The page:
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Some schools close to stem flu outbreaks — but is it a good long-term solution?


(NEW YORK) — Some schools across the United States have been closing early in an attempt to stem influenza outbreaks.

In Maine, students at Casco Bay High School in Portland were dismissed early on Friday, Dec. 2, due to 32% of pupils and staff members out sick with the virus, according to a news release from the school.

Two other schools in the state, Harpswell Community School and Mt. Ararat Middle School, both of which are north of Portland, announced closures Tuesday, Dec. 6, “due to student illness” and will reopen Dec. 7 after the buildings are “deep cleaned.”

Additionally, in southeastern Kentucky, the Bell County School District, announced schools would be closed Monday, Dec. 5, and Tuesday, Dec. 6.

“This break will hopefully allow our students and staff to recover from all the sickness that has been going through our community,” Superintendent Tom Gambrel wrote in a letter to the community.

Data from the Centers for Disease Control and Prevention shows nearly every U.S. state is reporting either “very high” or “high” levels of flu-like activity.

What’s more, the hospitalization rate, which sits at 16.6 per 100,000, is the highest it’s ever been at this point in the season since 2010-2011, or as far back as statistics are available.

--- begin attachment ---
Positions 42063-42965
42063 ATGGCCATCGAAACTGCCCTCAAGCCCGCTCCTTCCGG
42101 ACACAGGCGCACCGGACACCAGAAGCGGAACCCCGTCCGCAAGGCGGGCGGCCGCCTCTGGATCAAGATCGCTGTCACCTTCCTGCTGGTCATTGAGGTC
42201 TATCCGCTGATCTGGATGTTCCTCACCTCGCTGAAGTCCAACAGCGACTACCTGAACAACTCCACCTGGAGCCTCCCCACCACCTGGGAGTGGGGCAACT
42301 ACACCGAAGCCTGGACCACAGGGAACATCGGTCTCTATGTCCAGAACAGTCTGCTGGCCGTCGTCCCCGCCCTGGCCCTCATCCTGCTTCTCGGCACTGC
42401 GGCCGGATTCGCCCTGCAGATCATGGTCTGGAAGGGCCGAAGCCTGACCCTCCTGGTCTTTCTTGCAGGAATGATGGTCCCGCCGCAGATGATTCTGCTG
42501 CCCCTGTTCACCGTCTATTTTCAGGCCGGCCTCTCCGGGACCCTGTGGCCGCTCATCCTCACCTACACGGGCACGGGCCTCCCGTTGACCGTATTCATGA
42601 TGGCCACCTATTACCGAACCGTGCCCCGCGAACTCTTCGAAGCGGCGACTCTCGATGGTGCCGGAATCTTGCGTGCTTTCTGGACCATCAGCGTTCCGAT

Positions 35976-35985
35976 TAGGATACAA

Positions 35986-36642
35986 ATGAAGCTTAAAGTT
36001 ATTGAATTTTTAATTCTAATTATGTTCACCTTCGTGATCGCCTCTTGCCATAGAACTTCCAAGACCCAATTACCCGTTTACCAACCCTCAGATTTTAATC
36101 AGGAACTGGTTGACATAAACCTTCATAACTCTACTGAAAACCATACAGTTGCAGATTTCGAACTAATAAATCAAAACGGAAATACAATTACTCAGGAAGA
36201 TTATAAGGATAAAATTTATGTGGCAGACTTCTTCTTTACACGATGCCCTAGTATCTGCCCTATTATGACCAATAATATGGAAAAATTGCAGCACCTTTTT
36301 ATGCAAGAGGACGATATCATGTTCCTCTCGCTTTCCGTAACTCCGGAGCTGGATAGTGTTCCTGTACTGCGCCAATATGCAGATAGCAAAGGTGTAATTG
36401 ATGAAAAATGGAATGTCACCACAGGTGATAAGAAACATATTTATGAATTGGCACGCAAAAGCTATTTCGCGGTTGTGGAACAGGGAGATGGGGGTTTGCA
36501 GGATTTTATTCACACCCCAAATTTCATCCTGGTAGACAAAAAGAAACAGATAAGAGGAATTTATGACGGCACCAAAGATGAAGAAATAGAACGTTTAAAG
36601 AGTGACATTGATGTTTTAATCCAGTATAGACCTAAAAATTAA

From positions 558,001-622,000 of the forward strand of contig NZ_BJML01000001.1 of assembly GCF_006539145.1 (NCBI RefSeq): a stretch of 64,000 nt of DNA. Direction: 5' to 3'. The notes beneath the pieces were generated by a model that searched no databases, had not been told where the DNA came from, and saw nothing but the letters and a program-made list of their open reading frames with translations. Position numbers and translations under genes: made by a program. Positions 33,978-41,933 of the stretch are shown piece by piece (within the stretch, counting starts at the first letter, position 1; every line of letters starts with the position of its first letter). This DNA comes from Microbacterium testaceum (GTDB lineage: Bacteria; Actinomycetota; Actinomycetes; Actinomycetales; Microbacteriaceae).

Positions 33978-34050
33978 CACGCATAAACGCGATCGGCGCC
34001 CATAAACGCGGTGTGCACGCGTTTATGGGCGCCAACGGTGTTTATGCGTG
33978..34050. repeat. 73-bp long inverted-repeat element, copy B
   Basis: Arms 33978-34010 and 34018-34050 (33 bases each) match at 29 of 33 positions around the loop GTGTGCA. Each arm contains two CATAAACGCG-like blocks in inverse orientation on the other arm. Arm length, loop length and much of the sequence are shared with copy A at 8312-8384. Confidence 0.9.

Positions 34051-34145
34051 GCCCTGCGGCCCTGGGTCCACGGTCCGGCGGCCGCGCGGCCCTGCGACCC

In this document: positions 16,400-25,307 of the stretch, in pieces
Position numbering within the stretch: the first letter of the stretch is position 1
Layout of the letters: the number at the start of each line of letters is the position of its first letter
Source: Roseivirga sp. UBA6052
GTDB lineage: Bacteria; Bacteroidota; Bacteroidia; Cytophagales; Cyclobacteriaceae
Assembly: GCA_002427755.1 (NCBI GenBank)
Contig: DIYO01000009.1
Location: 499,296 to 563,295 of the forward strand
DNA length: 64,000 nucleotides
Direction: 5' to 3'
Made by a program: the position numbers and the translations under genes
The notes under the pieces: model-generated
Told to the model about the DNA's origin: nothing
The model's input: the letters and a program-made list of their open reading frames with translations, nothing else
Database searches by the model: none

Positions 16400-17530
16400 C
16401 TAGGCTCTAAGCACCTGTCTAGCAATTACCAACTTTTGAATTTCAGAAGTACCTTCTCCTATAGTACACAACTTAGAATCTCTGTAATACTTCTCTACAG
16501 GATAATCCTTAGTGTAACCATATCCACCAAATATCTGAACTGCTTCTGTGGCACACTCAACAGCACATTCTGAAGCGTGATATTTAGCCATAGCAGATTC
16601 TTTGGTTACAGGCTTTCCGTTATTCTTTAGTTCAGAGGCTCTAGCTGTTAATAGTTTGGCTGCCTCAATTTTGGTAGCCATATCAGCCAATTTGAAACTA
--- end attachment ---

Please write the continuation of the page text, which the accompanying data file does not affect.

An infectious diseases expert told ABC News that school closures are not sustainable in the long-term and schools should focus on other interventions to stem outbreaks.

“I think what we’ve learned from the pandemic is that school closures are really a last resort and should be avoided at all costs because of the impact it has on kids, the broad impact on kids and their parents,” Dr. John Brownstein, an epidemiologist and chief innovation officer at Boston Children’s Hospital and an ABC News contributor, said.

Studies, including one from the Netherlands, have suggested that remote learning during the COVID-19 pandemic led to learning losses and increased learning disparities among students.

Brownstein said the primary focus should be on vaccination. As of Nov. 19, only 40% of children in the U.S. aged 6 months and older have received their flu shot, CDC data shows.

“Flu vaccination remains the cornerstone for reducing flu in the population,” he said. “The rollout has been slow this season despite potentially being the worst season of flu we’ve seen in a decade.”

Brownstein continued, “What I’m worried about is the upcoming holiday season, travel, mobility, mixing. It presents an opportunity for flu virus to spread so getting that flu shot is imperative.”

Additionally, he recommended schools stress that students and staff stay home when sick, make sure everyone is practicing hand hygiene – including washing hands with soap and water – and ensuring that classrooms are properly ventilated.

“These are all things we should focus way before we should ever consider closing schools,” Brownstein said. “Schools closures should be reserved for really challenging situations.”

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